Musician draws from 9-11 emotions in latest CD

Music may not be able to make sense of the senseless, but it can help heal the pain.

Jazz sax player and composer Bobby Watson was reminded of that truism a year ago after airplanes crashed into the World Trade Center and Pentagon.

“I didn’t consciously sit down and write something for 9-11,” the Lawrence native said. “This mood came out, and I recognized what it was.”

The result was “Landmarks Lost,” an ode to the Twin Towers that is included on his latest CD, “Live and Learn.”

A musical memorial

Watson, director of the jazz studies program at the Conservatory of Music at the University of Missouri-Kansas City, and his wife, Pam, were packing for a trip to Milan, Italy, the morning of Sept. 11. It was their wedding anniversary, and Watson was going to perform at a stereo conference being sponsored by Red Records in the Italian city. They had tuned the television set to CNN, hoping to catch a weather report for Italy.

Watson remembers hearing the initial report of a plane hitting the World Trade Center, but continued to pack their bags and load them into their car. As they drove toward Kansas City International Airport, he received a call from a Conservatory staff member.

“She was calling to see where we were,” he said. “We were on the road and by the time we got to the parking lot, the airport was shut down. At the terminals, everything was chaos, but we went ahead and booked tickets for the next day. But by the time we were back into the car, it was a whole other world.”

Like most Americans, Watson began to realize the destruction and ramifications of the attacks as the day wore on.

“It made me think about other spots in the world like Bosnia, Israel or any of the trouble spots,” he said. “Things are never the same again.”

At the time, Watson was working on “Live and Learn” and was going into the studio nearly every day to record and work on the music. He sat down at the piano and his emotions began to surface.

“I like to talk, but my real emotion comes out in the horn and comes out in the piano,” he said.

“Landmarks Lost,” a memorial to the fallen building, fits perfectly with the rest of the tunes on “Live and Learn,” which include “Faith in Action,” a tribute to drummer Art Blakey, “We Fall Down,” a spiritual about personal resilience, and “River Jordan,” a surging tune about expressing one’s emotions freely.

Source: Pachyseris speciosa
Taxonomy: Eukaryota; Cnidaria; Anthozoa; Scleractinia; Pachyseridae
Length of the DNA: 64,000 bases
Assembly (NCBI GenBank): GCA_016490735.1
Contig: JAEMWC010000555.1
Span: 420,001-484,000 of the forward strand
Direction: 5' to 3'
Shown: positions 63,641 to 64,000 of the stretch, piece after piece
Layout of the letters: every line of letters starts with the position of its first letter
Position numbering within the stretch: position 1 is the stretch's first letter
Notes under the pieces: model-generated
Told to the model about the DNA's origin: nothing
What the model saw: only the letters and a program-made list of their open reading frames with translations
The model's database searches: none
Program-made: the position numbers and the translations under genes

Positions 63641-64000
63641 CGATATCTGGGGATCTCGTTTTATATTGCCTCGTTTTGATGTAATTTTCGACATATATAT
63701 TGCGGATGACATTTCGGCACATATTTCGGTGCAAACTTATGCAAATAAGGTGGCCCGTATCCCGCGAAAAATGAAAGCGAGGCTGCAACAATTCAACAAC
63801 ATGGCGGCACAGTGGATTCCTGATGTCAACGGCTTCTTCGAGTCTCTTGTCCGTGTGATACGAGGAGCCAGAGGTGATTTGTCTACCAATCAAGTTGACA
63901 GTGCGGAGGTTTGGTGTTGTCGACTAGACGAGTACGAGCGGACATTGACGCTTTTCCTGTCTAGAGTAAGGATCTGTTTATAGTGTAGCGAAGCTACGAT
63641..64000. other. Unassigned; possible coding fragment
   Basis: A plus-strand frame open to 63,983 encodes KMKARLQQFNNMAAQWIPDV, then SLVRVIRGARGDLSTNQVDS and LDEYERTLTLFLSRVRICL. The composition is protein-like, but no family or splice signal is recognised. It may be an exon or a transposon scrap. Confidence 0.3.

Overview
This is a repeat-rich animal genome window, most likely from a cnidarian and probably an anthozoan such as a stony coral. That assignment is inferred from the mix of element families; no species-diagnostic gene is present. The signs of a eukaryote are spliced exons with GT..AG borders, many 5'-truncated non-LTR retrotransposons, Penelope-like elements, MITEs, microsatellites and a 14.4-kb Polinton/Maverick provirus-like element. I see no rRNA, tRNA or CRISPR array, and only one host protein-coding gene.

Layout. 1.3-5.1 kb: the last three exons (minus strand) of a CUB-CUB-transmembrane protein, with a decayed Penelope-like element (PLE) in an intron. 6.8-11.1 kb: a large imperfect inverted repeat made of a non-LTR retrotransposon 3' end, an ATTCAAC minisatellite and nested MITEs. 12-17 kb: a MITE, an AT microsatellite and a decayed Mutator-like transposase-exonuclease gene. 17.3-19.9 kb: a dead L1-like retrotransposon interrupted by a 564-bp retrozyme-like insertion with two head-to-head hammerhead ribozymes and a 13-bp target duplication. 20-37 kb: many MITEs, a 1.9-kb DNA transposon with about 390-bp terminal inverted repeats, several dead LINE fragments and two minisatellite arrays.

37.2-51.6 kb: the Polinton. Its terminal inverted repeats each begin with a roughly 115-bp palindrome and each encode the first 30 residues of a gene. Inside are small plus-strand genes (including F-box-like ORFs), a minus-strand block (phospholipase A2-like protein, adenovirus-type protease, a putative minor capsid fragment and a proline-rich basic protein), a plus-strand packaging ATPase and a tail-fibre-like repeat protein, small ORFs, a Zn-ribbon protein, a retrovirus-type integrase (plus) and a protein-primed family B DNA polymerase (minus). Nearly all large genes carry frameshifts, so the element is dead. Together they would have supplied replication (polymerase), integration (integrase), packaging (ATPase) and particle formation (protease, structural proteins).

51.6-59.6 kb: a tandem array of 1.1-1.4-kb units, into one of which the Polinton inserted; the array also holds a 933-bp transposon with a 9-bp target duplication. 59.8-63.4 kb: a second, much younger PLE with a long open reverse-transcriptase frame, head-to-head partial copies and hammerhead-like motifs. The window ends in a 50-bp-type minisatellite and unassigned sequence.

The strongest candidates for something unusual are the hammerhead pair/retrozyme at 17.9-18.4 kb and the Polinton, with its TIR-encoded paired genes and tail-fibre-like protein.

“The record is a statement about priorities as you get older,” Watson said. “A style and an identifiable sound is the most important thing to an artist.”

The CD  Watson’s debut on Palmetto Records  features Orrin Evans on piano, Gregg Skaff on guitar, Montez Coleman on drums and Curtis Lundy on bass.

American art

Watson attended kindergarten and first grade at Pinckney School before his family moved to Bonner Springs and then Minneapolis, Minn. He began his musical career in the fifth grade, when he played “The Battle Hymn of the Republic” on clarinet at the Church of God in Christ in Olathe, where his grandfather was pastor. He took piano lessons and, at age 13, began playing the alto saxophone  an instrument played by his father, James, at home and church.

He graduated from the University of Miami in 1975 and moved to New York City and eventually joined the ranks of Blakey’s Jazz Messengers. He has played in a number of bands and worked with numerous jazz players, such as Panama Francis, Max Roach, Lou Rawls, Chaka Khan, Maynard Ferguson, Joe Williams and Wynton Marsalis. He composed the original music for “A Bronx Tale,” Robert DeNiro’s directorial film debut.

Two years ago, he signed on to teach at UMKC’s Conservatory of Music and to direct its jazz studies program. He believes music  and jazz in particular  will play a key role in the nation’s cultural development.

“Jazz was born in the 20th century and is an American product,” he said. “It’s the only original American art form.

“Musicians  we’re like the backdrop to life. Music is not always to listen to but has the power to get people to dance, to forget their problems. It’s like what Art (Blakey) said, ‘Music washes away the dust of everyday life.'”